Cargill has failed in its second attempt to secure EU approval for use of bulk sweetener erythritol in soft drinks, after EFSA published a negative opinion relating to its introduction on child safety grounds.
The European Food Safety Authority (EFSA) opinion is a blow to Cargill, and other large ingredients companies, given that erythritol (E968) is used as a carrier for natural sweeteners such as stevia, and is also used for its polyol functions in drinks to improve taste and texture profiles.
Responding to EFSA's opinion, a Cargill spokesman told BeverageDaily.com that the firm would "continue to work with EU regulatory authorities to achieve approval for use of erytritol in beverages under conditions that are acceptable to them".
The spokesman said Cargill wished to "reinforce the well-established position that erythritol is a safe ingredient".
"What's at issue is the level of erythritol that can be incorporated into beverages without risking inconvenient, but not harmful, laxation effects," he added.
Gastrointestinal tolerability concerns
In its negative opinion issued today, which you can access here , EFSA’s Panel on Food Additives and Nutrient Sources Added to Food (ANS) repeated its verdict on a similar submission (also made by Cargill) relating to the polyol that it delivered in July 2010.
Cargill’s European R&D Center sent EFSA new data, including a July 2012 document on total dietary exposures from E968's use as a sweetening and non-sweetening agent in drinks and foods.
Sugar alcohol Erythritol gained EU approval use in foodstuffs in 2003, and novel foods in 2006; Cargill markets its erythritol under the Zerose brand.
Based on Cargills exposure data, EFSA’s panel said the margin of safety (MOS) – calculated as the ratio between the No Observed Adverse Effect Level (NOAEL) and anticipated dietary exposure – would rise from 1.24 (the basis for the 2010 ANS panel opinion) to 1.54, but insisted this was still too low.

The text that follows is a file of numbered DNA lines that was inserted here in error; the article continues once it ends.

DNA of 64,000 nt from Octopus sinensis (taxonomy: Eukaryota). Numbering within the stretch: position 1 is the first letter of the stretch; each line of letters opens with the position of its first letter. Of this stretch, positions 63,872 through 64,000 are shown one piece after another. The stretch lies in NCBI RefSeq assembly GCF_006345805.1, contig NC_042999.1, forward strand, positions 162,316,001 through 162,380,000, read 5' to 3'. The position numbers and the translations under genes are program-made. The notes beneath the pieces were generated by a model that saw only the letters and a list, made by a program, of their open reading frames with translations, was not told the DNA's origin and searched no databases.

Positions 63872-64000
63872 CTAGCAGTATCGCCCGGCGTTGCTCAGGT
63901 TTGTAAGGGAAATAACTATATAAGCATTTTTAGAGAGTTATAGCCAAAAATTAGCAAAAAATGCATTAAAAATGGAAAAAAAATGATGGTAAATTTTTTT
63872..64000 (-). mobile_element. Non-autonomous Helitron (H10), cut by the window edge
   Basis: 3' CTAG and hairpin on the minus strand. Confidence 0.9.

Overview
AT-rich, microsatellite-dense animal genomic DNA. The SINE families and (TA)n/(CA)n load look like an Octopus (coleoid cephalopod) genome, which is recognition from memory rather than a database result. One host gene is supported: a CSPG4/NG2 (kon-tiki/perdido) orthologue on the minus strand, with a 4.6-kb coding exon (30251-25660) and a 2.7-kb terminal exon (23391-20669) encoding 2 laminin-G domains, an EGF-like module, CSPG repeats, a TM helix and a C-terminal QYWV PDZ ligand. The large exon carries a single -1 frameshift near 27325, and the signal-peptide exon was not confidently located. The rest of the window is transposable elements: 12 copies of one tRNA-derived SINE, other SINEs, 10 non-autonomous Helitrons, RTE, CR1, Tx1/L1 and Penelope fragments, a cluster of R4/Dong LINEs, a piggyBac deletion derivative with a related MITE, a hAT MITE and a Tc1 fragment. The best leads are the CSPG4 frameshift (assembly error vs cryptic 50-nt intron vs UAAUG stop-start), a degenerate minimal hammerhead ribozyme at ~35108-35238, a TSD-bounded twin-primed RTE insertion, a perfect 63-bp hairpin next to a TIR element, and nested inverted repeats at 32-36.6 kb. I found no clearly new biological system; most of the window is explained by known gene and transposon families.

Given a NOAEL for laxative effects of 0.71g/kg bw and Cargill’s submission for a use level of 2.5%, EFSA’s panel said that children aged 3-9 years (weighing 22kg on average) would reach the NOAEL after drinking 630ml of soft drinks on one occasion.
Thus the panel concluded that safety concerns remained regarding the gastrointestinal tolerability of erythritol for this age group, when it was used in beverages, with the 1.54 MOS “too low to protect children adequately”.
Zero-calorie beverage blow
EFSA’s panel also noted that Cargill had not reported usage data (in its 2012 document) relating to all other foods, an omission that the authority suggested undermined the firm's exposure assessment.
The news is a blow for Cargill and other erythritol producers, as the polyol is a zero-calorie sweetener that can also ensure a sucrose-style taste profile in drinks, due to its low laxative effect vis-à-vis other polyols, while it also taps the ‘naturalness’ trend via its production: a sugar-rich substrate is fermented by a yeast-like fungus to yield erythritol.
Within the EU it is largely used in tabletop sweeteners, in some bakery products and confectionery (principally chewing gum).
Widely used in beverages outside EU
Outside Europe erythritol is used quite widely in beverages – it is accepted for use in the US and Canada at up to 3.5%, and also in Australia, Japan, Brazil, Australia, India, Korea and China at any level required to achieve the desired benefit.
"In those territories, Cargill is not aware of any evidence that the availability of beverages containing up to 2.5% erythritol has been accompanied by a significant incidence of excessive GI intolerance among children," the spokesman said.
"Cargill will now continue to discuss and review with the European Commission and Member States to arrive at an acceptable recommendation for erythritol use in beverages," he added.
The company firmly believed that Zerose was a valuable zero-calorie sweetening and bulking agent "that could benefit calorie-conscious consumers by being available as an option for beverage formulation," the spokesman said.